Hospitals talk about patient satisfaction scores all the time now because it’s one of the major factors for reimbursement. I have to say that I’m proud of the unit I’m on because it just went from the lowest to the highest scores in the hospital. We aim to have nearly every score above 90%.

Ok that’s it for now.

Mental preparation is key

The New Nurse basics: Introduce self. Discuss the goal for the day. Address concerns.

1. Introduce self
Patients and co-workers will work with you better when they know who to contact. Memorizing their names will be golden.

2. Discuss the goal for the day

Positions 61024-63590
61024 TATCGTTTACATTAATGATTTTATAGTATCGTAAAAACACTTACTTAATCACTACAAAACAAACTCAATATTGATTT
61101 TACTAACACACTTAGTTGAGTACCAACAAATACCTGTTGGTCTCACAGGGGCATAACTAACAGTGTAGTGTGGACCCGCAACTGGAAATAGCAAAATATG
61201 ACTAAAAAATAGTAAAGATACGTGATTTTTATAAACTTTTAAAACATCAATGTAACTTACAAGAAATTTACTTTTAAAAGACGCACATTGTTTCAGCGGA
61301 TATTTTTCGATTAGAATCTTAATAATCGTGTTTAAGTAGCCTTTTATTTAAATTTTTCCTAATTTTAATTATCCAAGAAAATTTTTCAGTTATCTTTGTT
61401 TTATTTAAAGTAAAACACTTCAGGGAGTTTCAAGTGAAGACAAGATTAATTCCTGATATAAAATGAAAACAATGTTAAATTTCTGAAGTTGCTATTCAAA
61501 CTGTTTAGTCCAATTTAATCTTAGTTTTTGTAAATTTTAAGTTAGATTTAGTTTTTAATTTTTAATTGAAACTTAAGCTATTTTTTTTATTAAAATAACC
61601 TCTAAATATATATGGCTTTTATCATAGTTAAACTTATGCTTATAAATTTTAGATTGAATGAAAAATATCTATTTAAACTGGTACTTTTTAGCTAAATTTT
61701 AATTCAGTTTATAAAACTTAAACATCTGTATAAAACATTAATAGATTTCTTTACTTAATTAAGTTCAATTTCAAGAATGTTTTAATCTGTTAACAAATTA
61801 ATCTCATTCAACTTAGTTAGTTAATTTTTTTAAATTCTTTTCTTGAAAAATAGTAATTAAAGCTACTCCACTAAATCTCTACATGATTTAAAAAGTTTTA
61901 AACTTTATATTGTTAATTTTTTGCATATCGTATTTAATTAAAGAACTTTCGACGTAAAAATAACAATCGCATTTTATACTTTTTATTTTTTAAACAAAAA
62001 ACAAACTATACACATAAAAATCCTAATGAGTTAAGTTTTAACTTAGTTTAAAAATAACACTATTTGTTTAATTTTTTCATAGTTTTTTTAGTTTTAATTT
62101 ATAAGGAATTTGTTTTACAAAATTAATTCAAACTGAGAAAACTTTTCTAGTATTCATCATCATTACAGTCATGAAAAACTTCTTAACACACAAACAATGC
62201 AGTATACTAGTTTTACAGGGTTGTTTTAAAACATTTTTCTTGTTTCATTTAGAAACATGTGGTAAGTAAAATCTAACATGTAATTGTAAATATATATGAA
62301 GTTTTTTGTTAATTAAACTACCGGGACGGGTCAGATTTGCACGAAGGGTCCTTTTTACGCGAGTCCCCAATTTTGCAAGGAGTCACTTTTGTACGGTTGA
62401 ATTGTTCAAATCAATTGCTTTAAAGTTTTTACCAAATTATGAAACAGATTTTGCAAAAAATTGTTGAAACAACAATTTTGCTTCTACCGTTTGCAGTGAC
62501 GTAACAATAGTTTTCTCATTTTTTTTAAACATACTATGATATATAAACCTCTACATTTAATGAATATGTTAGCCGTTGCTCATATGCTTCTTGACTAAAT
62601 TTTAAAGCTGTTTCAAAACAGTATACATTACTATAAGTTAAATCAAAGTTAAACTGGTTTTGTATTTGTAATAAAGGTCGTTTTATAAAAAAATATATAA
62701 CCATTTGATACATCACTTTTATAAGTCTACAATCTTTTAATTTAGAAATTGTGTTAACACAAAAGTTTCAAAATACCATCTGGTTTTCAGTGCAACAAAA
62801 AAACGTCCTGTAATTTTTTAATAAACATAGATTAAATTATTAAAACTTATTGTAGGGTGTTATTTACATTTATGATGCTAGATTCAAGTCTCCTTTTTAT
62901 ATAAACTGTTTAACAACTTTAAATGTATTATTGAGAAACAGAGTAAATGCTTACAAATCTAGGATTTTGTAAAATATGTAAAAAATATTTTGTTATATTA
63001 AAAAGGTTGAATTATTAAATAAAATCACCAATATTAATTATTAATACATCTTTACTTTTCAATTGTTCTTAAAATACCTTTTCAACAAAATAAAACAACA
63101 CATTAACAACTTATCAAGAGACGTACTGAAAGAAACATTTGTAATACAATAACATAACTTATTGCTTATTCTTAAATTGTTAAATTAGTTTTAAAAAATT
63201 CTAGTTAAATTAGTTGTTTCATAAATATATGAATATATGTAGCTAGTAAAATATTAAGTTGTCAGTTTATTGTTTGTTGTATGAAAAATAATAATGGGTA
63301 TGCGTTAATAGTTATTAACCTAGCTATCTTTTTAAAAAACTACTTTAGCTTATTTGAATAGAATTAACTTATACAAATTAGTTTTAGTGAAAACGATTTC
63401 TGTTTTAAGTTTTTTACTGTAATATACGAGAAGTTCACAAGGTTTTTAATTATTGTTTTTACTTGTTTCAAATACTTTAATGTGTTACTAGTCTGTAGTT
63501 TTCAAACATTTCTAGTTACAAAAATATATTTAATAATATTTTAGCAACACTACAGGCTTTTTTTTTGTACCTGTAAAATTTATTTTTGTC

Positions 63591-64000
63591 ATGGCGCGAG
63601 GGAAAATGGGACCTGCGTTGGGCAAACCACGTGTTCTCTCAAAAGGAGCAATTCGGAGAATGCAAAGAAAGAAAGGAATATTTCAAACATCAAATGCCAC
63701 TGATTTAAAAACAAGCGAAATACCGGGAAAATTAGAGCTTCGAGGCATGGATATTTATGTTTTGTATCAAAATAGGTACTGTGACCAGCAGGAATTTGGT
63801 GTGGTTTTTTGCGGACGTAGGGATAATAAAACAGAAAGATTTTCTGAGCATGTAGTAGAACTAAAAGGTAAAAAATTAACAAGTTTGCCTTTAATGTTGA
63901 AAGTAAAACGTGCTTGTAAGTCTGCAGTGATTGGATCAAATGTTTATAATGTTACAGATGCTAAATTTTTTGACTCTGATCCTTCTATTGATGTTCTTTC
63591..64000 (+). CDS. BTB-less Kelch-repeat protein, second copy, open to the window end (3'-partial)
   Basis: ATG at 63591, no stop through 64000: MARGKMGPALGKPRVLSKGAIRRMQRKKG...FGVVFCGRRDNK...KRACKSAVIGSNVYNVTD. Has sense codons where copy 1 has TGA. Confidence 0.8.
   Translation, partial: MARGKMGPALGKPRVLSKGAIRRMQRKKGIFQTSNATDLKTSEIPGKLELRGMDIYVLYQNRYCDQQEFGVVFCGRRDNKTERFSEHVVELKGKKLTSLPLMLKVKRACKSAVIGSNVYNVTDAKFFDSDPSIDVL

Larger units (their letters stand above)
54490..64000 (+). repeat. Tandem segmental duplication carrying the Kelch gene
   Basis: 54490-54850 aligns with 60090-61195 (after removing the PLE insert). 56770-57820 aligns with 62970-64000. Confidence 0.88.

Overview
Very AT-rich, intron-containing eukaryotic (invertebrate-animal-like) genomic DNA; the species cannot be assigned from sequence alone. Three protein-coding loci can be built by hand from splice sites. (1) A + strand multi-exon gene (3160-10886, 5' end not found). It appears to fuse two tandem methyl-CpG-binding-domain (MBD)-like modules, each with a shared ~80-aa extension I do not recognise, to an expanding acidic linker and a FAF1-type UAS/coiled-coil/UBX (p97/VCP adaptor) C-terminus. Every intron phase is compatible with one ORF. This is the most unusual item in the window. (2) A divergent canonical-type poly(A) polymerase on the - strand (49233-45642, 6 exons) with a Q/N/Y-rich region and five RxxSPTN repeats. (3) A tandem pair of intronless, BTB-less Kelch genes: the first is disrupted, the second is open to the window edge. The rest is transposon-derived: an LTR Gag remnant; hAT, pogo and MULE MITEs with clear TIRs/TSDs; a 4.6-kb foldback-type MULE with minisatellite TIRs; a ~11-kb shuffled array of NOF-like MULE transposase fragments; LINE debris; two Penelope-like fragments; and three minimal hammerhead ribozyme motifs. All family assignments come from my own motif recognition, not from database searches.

Mental preparation is key. Patients will be ready for the next step. Co-workers can plan their time.

3. Address concerns

    Water? Bathroom?
    If time allows, address it yourself. If not, delegate to ancillary staff.
    Pain? Medications? Sleeping or breathing issue? Family questions?
    Try to solve concerns on your own. If there is any doubt, ask the charge nurse or nurse educator. If necessary, escalate the concern to the appropriate person.

Nursing: Medical Vs Lay Language Barrier

“He is going to draw your blood.”

“I don’t understand.”

2 minutes later… After my PCA already drew the patient’s blood, I thought about a different way to word it.

“He took your blood.”

“Oh!!”

When someone doesn’t understand something, it doesn’t mean he is confused. And it doesn’t mean you repeat the same thing over and over. Or try to pass it off as something that she won’t understand. It means that you have to use different wording to get your message across. And the wording should be in a way an average person would know.